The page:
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Seminar: Model Selection with Applications in the Life Sciences


In mechanistic modeling and model-driven data analysis of biological systems, the choice of the mathematical model is fundamental: all statistical analysis relies on the assumption that the true mathematical model is known and the data is generated from that model.

In practice, the biological mechanism generating the data is often not fully known, and instead a set of biological hypotheses, translating into a set of candidate models, are at hand. The topic of model selection deals with the question of choosing an appropriate model for given data.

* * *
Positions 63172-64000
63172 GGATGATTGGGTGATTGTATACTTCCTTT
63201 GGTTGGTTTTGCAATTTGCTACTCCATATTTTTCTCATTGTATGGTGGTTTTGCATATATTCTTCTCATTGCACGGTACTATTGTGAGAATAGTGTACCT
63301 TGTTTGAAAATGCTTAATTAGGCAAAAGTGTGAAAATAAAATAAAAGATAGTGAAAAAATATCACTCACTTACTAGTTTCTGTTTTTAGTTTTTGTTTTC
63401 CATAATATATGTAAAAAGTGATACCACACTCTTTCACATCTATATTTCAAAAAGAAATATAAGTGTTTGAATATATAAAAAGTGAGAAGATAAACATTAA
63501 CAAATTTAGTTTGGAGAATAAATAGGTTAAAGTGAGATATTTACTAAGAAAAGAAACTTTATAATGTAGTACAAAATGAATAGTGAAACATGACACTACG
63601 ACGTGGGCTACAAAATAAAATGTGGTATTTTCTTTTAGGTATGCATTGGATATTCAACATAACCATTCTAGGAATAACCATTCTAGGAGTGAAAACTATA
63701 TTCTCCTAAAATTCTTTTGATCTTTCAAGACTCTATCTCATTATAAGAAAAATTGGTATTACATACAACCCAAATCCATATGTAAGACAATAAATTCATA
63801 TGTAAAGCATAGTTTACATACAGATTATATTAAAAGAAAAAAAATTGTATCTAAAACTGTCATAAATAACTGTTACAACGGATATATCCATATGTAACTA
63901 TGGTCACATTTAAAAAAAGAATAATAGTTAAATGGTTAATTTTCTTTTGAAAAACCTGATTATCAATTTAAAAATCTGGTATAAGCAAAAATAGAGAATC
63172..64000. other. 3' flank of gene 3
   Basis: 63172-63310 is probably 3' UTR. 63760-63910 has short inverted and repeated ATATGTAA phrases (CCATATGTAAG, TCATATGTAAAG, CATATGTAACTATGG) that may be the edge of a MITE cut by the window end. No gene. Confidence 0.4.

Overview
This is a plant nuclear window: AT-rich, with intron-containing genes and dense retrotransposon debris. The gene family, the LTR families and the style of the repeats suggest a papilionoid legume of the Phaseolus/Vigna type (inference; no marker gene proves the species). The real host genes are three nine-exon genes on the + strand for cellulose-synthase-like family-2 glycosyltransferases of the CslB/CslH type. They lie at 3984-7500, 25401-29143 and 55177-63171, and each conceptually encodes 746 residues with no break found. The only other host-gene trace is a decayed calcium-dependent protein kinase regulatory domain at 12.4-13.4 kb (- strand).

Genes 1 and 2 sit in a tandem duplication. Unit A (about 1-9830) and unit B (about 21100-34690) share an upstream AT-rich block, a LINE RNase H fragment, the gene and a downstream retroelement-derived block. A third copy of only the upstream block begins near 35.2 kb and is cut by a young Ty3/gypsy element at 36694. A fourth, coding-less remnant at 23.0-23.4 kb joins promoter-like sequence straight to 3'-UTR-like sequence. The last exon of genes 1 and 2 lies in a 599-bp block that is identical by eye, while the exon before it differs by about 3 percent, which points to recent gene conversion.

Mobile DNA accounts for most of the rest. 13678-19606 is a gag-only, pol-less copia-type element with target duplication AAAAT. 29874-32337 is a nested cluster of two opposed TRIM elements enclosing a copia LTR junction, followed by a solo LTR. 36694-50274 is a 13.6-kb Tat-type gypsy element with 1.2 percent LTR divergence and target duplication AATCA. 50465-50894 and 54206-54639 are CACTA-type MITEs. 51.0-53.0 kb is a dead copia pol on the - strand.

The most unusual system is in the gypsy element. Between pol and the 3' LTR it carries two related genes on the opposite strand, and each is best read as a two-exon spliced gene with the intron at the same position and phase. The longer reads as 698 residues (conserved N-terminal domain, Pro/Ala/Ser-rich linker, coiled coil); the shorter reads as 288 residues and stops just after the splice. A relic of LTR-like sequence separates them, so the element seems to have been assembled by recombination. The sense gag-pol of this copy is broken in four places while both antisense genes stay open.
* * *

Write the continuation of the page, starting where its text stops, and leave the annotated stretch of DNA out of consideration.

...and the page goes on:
Due to the importance of this question, there are numerous approaches for model selection stemming from all different branches of statistics and data analysis, e.g. approaches based on information theory, like the Akaike Information Criterion, frequentist approaches like likelihood-ratio tests, Bayesian approaches like Bayes factors, or approaches from machine learning like cross-validation or regularization.

In this seminar, we aim to get an overview and understand the rationale of the major approaches, and their differences, and see their applications in the life sciences.

When: Thursday, 16:15-17:45


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